The University of Chicago is considered by some to be the most “old fashioned” of the elite law schools – quick to ban Internet use in classrooms, slow to add cutting edge cirriculum additions (although it is clear that Justice Scalia would prefer they move even more slowly).
So it might come as a surprise to many in the law school community that Chicago actually features one of the most student-friendly and transparent admissions blogs out there.
A recent post was particularly helpful for law school applicants, as it provided some insight into the law school’s perspective on the increasingly tricky personal statement component of the application.
The advice contained within is not exactly groundbreaking, but still offers some nice commentary on the difficulty of the assignment (hopefully providing some peace of mind to applicants) and seems to invite worthwhile and honest feedback, which is a departure from a recent post on the Yale Law School blog.
Among other tips, the blog’s author – Sarah Arimoto-Mercer, Director of Financial Aid – stresses that applicants do not have to describe post-graduation legal practice goals, details some major “don’t” items (grammar errors, unconventional personal statements, naive statements, and “big words”), and hammers home the point that a personal statement is about the applicant.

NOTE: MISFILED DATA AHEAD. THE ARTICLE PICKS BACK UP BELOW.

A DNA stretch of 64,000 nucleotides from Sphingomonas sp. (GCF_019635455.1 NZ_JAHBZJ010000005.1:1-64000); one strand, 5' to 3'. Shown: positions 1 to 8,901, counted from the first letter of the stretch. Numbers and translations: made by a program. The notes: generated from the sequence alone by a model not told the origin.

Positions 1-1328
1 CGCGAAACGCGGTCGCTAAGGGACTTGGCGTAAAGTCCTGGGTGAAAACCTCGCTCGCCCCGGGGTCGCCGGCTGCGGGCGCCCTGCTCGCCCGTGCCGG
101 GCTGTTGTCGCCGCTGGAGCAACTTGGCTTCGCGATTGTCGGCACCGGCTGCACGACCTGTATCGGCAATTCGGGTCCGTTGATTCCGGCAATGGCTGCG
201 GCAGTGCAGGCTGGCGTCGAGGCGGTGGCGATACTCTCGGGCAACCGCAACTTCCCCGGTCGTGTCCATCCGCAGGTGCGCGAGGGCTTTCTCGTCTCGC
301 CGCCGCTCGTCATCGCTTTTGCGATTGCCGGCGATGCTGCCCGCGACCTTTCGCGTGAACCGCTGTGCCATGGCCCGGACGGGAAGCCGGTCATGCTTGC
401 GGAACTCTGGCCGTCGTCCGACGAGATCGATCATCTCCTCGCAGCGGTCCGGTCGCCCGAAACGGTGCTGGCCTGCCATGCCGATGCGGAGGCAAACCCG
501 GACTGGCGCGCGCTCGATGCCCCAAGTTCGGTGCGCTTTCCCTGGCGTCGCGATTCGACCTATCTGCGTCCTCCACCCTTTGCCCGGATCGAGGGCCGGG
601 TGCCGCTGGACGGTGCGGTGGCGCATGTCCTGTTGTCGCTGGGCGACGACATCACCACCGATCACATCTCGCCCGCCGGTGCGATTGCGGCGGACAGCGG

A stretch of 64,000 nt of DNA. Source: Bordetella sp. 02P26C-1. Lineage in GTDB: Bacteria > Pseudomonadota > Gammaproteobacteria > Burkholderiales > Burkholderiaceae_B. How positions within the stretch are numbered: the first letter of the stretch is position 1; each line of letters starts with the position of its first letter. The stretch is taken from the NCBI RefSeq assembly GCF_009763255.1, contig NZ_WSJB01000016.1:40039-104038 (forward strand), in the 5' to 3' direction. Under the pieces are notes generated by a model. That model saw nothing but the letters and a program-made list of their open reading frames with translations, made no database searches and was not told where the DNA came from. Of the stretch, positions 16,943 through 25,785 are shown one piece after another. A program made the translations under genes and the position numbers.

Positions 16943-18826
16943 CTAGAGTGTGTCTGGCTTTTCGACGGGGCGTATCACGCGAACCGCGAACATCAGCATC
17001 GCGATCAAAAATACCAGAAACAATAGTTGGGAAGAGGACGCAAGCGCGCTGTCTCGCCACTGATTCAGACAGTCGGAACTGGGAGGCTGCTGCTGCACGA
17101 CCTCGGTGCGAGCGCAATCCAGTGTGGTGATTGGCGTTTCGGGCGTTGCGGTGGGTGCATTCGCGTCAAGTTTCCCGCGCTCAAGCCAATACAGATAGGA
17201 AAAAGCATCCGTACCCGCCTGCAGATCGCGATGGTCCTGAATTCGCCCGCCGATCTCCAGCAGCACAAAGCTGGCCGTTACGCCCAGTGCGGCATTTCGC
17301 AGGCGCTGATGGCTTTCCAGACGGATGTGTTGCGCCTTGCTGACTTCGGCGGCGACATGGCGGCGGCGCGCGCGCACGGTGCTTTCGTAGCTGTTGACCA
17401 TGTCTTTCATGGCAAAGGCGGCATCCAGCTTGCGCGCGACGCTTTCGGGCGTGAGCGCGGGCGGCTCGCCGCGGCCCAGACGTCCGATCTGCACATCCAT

The best news for client’s of Veritas Prep’s Law School Admissions Consulting services is that we see eye-to-eye with the University of Chicago. Consider the following phrases:
One of the most difficult things facing an applicant during the law school admission process is the lack of control. Many application components are set in stone or out of a student’s hands entirely. This makes the personal statement of paramount importance. Students can control their own story in this critical writing sample.
And from the U Chicago blog post on the subject:
The personal statement is your chance to go above and beyond the numbers. Your LSAT and GPA are pretty concrete by the time you apply to law school. The personal statement is an element of the application where you can still make a difference. Since you cannot request an interview with the admissions committee, you can think of the personal statement as your chance to say what you would have wanted to highlight in an interview.
For students who would like to receive more insight into the personal statement component of the application, consider reading the following application tips on the subject.